Proposition 53: A Reckless Attack on Local Control
No on Prop 53 - Local Control Under Attack
For a minute, try to envision the political bedlam that would ensue from telling residents in San Francisco that voters in Los Angeles would be deciding the fate of their next major infrastructure project. Or that commuters in San Diego would have to forgo a fix for crumbling roadways until voters in Stockton had a chance to weigh in on the project.
It’s difficult to imagine, isn’t it?
Such scenarios are almost impossible to picture because they violate a central tenet of California democracy, something vital to the governance of a state as large and diverse as this one – the principle of local control.
That’s exactly what’s at stake thanks to Proposition 53, which would drastically erode local control and leave Californians up and down the state helpless in the event of fire or other natural disaster. Specifically, Proposition 53 would require a statewide vote every time an infrastructure project was to be funded with public bonds. By requiring such a vote, even on projects that impact only an individual county of specific region, Proposition 53 would end California’s long and successful history of letting communities make their own decisions about how to invest in their public infrastructure.
California Professional Firefighters has come out strongly in opposition of Proposition 53, and has made its defeat one of the union’s top political priorities for 2016. In opposing Proposition 53, CPF has been joined by the State Building & Construction Trades Council, the California Chamber of Commerce, the League of California Cities California State Sheriffs’ and many more.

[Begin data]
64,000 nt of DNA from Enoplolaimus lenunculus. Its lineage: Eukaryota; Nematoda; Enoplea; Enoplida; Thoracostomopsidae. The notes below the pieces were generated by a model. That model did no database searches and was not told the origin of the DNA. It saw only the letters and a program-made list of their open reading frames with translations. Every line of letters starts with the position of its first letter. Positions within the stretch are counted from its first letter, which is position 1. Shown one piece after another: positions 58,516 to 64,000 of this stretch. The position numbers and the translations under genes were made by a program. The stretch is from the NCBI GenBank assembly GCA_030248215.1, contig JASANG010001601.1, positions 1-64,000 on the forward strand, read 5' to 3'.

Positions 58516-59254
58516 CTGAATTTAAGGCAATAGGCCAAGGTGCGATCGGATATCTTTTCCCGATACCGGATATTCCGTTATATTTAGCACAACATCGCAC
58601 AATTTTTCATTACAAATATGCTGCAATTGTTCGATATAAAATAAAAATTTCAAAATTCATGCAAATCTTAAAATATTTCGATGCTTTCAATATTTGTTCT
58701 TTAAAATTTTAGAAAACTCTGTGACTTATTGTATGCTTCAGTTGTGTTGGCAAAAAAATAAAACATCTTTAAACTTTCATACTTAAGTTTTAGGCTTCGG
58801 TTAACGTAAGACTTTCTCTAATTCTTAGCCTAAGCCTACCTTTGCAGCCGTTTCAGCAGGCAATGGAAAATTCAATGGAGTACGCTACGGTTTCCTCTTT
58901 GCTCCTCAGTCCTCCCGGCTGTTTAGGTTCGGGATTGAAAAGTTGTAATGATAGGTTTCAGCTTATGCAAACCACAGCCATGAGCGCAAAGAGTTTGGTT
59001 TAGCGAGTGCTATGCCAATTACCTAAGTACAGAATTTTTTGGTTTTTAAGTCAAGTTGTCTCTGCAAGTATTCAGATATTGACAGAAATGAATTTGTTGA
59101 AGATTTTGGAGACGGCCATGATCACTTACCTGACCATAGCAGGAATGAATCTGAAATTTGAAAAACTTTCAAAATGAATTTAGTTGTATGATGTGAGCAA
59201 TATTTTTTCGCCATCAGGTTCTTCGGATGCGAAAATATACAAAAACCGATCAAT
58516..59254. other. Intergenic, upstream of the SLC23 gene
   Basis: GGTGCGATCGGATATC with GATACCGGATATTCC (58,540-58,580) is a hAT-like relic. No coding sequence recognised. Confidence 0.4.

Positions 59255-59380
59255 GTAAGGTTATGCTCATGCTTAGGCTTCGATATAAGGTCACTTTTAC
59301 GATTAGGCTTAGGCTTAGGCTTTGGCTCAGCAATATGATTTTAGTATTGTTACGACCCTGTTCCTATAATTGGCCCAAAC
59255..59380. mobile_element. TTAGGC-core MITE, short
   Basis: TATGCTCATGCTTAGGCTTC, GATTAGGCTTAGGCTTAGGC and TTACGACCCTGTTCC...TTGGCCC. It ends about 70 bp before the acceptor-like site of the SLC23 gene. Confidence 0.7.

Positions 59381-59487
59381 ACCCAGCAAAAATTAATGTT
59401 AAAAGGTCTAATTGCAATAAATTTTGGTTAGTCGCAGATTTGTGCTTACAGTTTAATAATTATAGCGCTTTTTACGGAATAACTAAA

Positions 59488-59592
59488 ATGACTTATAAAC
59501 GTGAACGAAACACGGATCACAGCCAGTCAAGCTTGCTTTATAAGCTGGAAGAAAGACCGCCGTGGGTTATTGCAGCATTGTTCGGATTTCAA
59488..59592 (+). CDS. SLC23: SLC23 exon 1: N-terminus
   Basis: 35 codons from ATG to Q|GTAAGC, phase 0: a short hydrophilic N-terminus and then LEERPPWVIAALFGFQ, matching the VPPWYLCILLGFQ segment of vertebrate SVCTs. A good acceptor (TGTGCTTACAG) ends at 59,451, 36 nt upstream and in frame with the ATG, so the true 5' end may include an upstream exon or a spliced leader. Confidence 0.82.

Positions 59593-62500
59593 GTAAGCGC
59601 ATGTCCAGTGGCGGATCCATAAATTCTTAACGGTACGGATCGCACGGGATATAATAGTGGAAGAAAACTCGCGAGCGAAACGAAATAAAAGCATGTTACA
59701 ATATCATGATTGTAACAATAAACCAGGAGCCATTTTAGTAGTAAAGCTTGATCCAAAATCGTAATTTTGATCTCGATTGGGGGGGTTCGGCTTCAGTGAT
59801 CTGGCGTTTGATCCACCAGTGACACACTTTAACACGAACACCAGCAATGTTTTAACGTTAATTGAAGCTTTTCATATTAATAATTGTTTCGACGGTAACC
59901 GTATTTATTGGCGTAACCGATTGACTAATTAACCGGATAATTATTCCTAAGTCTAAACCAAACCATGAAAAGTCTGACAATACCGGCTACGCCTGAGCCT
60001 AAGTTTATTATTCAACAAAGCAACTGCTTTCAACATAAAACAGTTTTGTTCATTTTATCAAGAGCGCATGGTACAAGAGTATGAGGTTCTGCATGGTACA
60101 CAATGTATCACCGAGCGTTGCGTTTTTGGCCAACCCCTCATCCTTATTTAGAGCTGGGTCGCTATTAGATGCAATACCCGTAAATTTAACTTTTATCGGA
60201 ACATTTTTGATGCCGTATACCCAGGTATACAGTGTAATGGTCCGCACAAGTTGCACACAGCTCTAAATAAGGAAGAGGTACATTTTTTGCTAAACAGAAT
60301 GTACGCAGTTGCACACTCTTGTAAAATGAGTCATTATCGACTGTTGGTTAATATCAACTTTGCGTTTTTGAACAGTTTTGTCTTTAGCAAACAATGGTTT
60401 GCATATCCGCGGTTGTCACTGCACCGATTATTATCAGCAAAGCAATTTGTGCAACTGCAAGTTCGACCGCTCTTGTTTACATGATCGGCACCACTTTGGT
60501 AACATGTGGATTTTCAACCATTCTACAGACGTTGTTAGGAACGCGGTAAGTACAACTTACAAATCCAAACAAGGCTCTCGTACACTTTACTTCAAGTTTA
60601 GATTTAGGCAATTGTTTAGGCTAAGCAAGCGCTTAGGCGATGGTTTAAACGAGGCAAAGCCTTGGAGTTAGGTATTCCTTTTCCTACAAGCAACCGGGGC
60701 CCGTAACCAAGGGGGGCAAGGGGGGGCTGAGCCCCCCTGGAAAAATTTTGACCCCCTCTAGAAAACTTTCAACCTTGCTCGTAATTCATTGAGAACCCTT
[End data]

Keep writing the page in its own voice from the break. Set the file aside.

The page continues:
The breadth and depth of this coalition alone should illustrate just how damaging this measure would be for the Golden State.
If Proposition 53 were to pass, the nightmare scenario described above – allowing voters in Los Angeles, Orange County and San Diego to kill projects in Sacramento or the Bay Area, and vice-versa – would become a reality.
To make matters worse, Proposition 53 includes no exemption for emergencies or disasters, which means that local communities would have to wait until Election Day to fix crumbling bridges, roads and water systems following major earthquakes or wildfires. In some cases, that wait could be up to two years, leaving millions of Californians without vital public services.
“Proposition 53 irresponsibly fails to contain an exemption for natural disasters or major emergencies,” said Lou Paulson, President of California Professional Firefighters. “It could impair our state’s ability to rebuild critical infrastructure following earthquakes, wildfires, floods or other natural or manmade disasters.”
Proposition 53 is entirely funded by a wealthy Stockton farmer named Dean Cortopassi. He’s trying to stop one single infrastructure project near his property, the plans to upgrade California’s water distribution system. Public records show Cortopassi and his family have spent about $4.5 million to have attorneys write a ballot initiative, conduct research, and pay signature gatherers and political consultants to qualify and promote the measure.
As Cortopassi continues to pump millions into his political pet project, working men and women up and down the state have been speaking with one unified voice – “No on Prop 53.”
“Californians must not lose the ability to support essential infrastructure projects because one wealthy farmer got upset,” Paulson said. “We can’t let one multimillionaire’s spending spree succeed in eroding local control in our communities. Proposition 53 must be defeated.”
To see California Professional Firefighters’ endorsements on the other statewide ballot measures, click here.